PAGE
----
It was his 1936 assignment by Fortune to write a story about the struggles of the Alabama sharecroppers where we see his most unrestrained attempts at avant-garde expression. But it was the photos by Walker Evans that made their effort stand out. Evans captured not only the scenery in black and white, but the gaunt, resilient faces of the sharecroppers that confront us directly. Some of the images appear casual, others as take on the appearance of refined family portraits, which only serves to emphasize their worn faces, ragged clothing, and oppressive poverty. What the images from Evan seem to be saying is that these sharecroppers are also worthy of respect, in spite of their alienation from economic promise.

There are thirty of these historic photos by Walker Evans in this book, and two of the most dramatic are the stark images of Floyd Burroughs and his wife, Allie Mae. This same woman, also known as Ellie Mae Burroughs was also the subject of Jerry L. Thompson's The Story of a Photograph: Walker Evans, Ellie Mae Burroughs, and the Great Depression (2012). Author Thompson, who worked as his principal assistant during the last years of Walker Evans's life, explains the name difference with that iconic photo, known to many by its title "Alabama Tenant Farmer Wife."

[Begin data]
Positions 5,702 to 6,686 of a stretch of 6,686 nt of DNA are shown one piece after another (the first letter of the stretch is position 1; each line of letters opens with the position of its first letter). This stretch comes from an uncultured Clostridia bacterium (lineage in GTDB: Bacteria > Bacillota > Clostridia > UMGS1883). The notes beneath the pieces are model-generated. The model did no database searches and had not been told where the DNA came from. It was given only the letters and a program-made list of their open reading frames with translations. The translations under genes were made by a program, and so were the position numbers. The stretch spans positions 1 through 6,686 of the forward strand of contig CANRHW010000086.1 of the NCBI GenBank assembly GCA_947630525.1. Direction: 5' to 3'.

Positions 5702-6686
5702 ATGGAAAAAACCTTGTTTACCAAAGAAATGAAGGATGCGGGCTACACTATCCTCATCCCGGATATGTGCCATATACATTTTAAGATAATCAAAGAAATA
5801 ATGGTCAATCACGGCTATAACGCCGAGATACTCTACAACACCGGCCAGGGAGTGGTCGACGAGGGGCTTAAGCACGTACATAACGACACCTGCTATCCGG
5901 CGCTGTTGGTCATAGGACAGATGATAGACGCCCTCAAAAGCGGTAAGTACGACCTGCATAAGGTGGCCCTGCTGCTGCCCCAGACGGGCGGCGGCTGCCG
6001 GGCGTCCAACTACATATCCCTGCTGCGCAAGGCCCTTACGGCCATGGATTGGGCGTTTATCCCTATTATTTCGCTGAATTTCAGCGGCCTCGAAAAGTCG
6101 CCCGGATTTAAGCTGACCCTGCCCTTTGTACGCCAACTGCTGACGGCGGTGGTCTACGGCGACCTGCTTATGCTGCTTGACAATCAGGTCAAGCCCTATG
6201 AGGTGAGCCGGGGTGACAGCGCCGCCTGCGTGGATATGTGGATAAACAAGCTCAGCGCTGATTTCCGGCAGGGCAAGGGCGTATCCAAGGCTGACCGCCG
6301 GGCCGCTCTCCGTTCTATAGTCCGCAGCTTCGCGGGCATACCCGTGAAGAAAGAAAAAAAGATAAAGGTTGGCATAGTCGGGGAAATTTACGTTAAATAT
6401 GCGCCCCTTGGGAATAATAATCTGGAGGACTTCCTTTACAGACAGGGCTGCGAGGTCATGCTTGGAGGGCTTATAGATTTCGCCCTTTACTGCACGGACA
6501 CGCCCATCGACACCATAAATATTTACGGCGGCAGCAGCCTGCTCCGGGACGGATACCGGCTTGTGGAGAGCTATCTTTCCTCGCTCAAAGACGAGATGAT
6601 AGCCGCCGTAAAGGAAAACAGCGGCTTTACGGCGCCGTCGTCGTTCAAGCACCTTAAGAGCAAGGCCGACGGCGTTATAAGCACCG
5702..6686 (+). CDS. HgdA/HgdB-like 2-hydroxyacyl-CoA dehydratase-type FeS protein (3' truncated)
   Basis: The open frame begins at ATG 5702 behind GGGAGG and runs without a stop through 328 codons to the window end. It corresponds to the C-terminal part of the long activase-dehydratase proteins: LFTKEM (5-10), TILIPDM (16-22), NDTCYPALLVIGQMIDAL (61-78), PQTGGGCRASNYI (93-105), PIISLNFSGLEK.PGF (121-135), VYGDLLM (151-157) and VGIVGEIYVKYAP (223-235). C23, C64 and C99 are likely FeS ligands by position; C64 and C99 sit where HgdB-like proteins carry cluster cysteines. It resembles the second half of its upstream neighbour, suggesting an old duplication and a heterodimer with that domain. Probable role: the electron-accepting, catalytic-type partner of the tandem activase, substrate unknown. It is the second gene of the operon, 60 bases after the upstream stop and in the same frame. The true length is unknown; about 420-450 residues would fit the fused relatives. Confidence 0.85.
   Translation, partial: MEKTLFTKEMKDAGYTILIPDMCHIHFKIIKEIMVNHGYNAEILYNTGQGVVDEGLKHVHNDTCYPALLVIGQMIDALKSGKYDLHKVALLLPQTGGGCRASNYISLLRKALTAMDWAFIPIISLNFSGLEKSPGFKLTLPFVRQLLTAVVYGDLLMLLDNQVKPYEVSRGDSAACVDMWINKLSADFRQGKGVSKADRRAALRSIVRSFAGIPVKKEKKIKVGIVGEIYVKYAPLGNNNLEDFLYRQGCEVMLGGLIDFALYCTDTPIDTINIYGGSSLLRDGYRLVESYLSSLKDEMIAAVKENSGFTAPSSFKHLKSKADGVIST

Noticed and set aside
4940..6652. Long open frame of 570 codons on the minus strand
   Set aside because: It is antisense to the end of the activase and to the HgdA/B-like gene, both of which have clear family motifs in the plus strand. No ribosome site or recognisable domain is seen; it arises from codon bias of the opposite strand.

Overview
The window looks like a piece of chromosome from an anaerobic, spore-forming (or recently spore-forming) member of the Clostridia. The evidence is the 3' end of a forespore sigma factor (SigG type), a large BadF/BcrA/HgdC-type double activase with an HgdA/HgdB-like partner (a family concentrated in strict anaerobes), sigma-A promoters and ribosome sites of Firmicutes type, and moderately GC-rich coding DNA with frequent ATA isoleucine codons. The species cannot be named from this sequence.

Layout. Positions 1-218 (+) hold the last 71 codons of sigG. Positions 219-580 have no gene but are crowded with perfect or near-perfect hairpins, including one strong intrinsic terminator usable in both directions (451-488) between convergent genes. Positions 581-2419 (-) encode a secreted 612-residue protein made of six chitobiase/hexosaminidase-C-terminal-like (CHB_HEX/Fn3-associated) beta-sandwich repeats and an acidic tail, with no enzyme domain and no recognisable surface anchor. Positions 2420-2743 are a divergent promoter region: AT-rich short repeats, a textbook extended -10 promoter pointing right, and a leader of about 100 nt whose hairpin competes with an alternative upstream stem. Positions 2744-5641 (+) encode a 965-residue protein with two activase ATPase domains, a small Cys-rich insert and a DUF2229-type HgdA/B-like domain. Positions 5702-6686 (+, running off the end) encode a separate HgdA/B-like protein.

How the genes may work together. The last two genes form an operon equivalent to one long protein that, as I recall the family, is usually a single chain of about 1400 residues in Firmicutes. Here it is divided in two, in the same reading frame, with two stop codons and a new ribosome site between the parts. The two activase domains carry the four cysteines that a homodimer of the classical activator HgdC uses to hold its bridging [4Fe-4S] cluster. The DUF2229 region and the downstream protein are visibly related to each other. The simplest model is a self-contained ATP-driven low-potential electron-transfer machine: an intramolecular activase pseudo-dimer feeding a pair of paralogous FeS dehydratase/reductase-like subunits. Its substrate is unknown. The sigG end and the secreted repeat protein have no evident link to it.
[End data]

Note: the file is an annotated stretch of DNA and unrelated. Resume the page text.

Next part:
By a twist of journalistic fate, the editors of Fortune decided to not publish the results of the Alabama trip by Agee and Evans, so the two had it published in 1941 as Let Us Now Praise Famous Men. It sold only 600 copies before being remaindered; the public of the early 1940s was less interested in the Great Depression than the images and news stories of World War II. The book was to be rediscovered and subsequently republished as a classic of the Great Depression years later. It's worth noting that Agee and Evans used pseudonyms throughout the book to obscure the identity of the three tenant farmer families.